“Piano Tuner,” 2004, directed by K. Muratova
“On Freaks and Men,” 1998, directed by A. Balabanov
“Elena,” 2011, directed by A. Zvyagintsev
“Free Sailing,” 2006, directed by B. Khlebnikov
“Taurus,” 2001, directed by A. Sokurov
“Arrhythmia,” 2017, directed by B. Khlebnikov
“Cargo 200,” 2007, directed by A. Balabanov
“Magnetic Storms,” 2003, directed by V. Abdrashitov
“Stoker,” 2010, directed by A. Balabanov
“The Sun,” 2005, directed by A. Sokurov
“The Shapito Show,” 2011, directed by S. Loban
“Playing a Victim,” 2006, directed by K. Serebrennikov
“Melody for a Street Organ,” 2010, directed by K. Muratova
“Buntings,” 2010, directed by A. Fedorchenko
“First Men on the Moon,” 2005, directed by A. Fedorchenko
“Old Women,” 2003, directed by G. Sidorov
“The Return,” 2003, directed by A. Zvyagintsev
“Koktebel”, 2003, directed by A. Popogrebsky, B. Khlebnikov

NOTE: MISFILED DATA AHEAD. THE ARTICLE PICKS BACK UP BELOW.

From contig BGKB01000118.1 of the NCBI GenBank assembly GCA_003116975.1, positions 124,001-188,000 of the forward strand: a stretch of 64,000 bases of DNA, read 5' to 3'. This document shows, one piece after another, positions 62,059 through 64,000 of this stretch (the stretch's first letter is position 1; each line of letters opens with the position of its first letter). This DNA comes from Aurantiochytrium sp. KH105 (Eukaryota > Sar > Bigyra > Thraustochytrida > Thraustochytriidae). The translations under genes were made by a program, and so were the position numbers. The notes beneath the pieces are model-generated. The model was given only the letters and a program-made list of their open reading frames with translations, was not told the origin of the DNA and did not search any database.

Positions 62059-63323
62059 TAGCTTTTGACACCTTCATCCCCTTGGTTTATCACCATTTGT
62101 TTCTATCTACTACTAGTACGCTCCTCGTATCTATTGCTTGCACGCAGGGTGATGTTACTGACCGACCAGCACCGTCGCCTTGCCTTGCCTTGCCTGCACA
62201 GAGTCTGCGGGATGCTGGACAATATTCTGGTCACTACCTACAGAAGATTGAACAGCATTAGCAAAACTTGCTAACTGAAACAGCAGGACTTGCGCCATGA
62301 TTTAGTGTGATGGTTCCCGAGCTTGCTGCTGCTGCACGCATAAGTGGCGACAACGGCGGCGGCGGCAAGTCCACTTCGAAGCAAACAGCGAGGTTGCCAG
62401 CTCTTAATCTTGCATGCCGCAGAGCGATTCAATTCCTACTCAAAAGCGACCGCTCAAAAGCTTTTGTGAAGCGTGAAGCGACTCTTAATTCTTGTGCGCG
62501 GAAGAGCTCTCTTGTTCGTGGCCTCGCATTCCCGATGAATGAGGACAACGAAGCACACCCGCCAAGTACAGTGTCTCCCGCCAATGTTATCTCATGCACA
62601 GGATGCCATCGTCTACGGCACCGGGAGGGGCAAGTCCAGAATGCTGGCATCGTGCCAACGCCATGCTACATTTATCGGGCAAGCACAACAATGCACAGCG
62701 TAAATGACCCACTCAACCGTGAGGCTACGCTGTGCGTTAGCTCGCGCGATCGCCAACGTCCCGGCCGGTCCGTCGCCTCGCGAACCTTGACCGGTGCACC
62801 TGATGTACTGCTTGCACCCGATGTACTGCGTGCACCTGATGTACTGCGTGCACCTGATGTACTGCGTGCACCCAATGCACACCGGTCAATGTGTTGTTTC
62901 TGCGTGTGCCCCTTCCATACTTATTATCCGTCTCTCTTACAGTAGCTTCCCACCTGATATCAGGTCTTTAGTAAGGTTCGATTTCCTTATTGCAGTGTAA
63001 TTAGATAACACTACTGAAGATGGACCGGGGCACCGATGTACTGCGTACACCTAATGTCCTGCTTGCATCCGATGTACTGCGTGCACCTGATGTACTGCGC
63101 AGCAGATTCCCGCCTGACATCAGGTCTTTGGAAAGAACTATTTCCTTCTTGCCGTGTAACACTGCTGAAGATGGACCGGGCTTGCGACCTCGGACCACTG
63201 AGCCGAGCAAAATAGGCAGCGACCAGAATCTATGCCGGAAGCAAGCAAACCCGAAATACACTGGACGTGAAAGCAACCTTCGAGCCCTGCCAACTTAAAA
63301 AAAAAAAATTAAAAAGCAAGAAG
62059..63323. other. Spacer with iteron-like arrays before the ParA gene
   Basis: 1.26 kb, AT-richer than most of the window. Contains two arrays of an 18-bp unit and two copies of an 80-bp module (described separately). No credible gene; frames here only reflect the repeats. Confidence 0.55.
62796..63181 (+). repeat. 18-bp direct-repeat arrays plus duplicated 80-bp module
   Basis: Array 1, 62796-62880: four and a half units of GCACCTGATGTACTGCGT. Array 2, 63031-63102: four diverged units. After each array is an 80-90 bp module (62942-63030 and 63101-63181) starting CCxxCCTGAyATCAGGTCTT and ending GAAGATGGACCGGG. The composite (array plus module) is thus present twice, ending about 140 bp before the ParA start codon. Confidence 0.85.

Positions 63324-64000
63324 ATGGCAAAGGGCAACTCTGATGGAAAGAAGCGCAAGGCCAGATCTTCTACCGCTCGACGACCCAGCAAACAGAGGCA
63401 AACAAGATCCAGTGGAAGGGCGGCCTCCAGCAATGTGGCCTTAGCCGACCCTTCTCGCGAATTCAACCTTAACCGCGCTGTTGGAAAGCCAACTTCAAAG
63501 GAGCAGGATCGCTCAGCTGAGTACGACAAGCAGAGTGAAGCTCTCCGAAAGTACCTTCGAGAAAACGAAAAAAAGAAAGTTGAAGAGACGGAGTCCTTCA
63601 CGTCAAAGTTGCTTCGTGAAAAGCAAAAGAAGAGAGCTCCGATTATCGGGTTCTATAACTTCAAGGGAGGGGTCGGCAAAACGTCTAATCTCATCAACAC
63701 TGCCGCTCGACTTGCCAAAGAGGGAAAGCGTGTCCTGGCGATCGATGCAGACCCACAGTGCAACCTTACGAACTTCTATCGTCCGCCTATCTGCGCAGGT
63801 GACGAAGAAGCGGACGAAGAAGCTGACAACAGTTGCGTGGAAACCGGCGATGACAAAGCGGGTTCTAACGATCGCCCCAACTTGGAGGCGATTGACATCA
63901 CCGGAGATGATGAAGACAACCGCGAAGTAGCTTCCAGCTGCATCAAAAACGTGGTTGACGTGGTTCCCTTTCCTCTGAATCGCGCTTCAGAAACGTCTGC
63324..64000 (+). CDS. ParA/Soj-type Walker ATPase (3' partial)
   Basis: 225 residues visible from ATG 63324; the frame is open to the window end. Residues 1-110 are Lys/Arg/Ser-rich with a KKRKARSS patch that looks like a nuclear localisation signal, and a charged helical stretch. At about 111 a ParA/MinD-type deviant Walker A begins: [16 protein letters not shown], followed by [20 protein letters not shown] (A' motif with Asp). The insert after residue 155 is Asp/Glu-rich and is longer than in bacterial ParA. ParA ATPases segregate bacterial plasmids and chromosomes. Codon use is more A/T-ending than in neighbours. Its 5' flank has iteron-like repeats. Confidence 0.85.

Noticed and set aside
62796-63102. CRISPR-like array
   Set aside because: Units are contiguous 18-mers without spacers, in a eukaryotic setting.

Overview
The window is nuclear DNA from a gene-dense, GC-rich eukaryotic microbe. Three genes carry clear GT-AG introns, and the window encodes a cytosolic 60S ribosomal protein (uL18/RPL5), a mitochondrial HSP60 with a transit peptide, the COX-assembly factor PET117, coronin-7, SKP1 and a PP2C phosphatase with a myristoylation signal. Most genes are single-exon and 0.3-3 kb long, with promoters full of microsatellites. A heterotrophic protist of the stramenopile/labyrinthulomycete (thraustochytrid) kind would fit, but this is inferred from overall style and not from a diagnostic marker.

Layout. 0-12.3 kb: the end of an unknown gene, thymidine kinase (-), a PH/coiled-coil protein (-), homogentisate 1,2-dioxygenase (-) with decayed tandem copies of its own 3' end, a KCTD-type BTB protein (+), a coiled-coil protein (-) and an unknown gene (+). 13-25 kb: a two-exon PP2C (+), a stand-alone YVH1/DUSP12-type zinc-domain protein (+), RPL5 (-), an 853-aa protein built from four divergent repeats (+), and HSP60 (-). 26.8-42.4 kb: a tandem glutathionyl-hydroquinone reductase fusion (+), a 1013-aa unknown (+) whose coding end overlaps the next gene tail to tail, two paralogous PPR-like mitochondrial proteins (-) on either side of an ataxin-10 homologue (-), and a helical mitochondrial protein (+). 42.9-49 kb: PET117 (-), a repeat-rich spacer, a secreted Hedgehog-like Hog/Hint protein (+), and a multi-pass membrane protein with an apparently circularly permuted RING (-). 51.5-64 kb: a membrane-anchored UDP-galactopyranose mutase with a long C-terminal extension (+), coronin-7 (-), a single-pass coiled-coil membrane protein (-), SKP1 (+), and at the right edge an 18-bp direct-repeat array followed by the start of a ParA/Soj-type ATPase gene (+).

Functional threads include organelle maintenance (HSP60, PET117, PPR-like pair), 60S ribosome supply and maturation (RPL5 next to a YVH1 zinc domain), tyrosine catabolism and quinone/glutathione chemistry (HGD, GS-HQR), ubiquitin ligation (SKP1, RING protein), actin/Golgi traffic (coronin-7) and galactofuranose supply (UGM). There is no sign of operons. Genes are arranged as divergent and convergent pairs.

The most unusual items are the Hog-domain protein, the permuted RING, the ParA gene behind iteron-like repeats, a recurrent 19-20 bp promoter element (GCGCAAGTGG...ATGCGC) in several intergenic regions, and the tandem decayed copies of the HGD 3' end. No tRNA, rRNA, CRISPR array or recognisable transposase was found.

“Leviathan,” 2014, directed by A. Zvyagintsev
“Land of the Deaf,” 1998, directed by V. Todorovsky
“The Land of Oz,” 2015, directed by V. Sigarev
“I Also Want It,” 2012, directed by A. Balabanov
The Worst White Elephant Movies
(Films that received negative evaluation from today's perspective from more than half of the interviewed experts. These are not the worst films of the last 25 years, but the films that won the White Elephant award in various categories, which the film scholars and film critics (members of the expert council) decided to re-evaluate today.)
“Matilda,” 2017, directed by A. Uchitel
“The Barber of Siberia,” 1999, directed by N. Mikhalkov
“The Conductor,” 2012, directed by P. Lungin
“Odessa,” 2019, directed by V. Todorovsky
“9th Company,” 2005, directed by F. Bondarchuk
“The Brest Fortress,” 2010, directed by A. Kott
“Rita's Last Tale,” 2012, directed by R. Litvinova
“About Love,” 2015, directed by A. Melikyan
“Paradise,” 2016, directed by A. Konchalovsky
“A Story of an Appointment,” 2018, directed by A. Smirnova
“24 Hours”, 2000, directed by A. Atanesyan
“Brother 2,” 2000, directed by A. Balabanov
“His Wife's Diary,” 2000, directed by A. Uchitel
“Postman Tryapitsyn’s White Nights,” 2014, directed by A. Konchalovsky
“The Collector,” 2016, directed by A. Krasovsky
“A Walk,” 2003, directed by A. Uchitel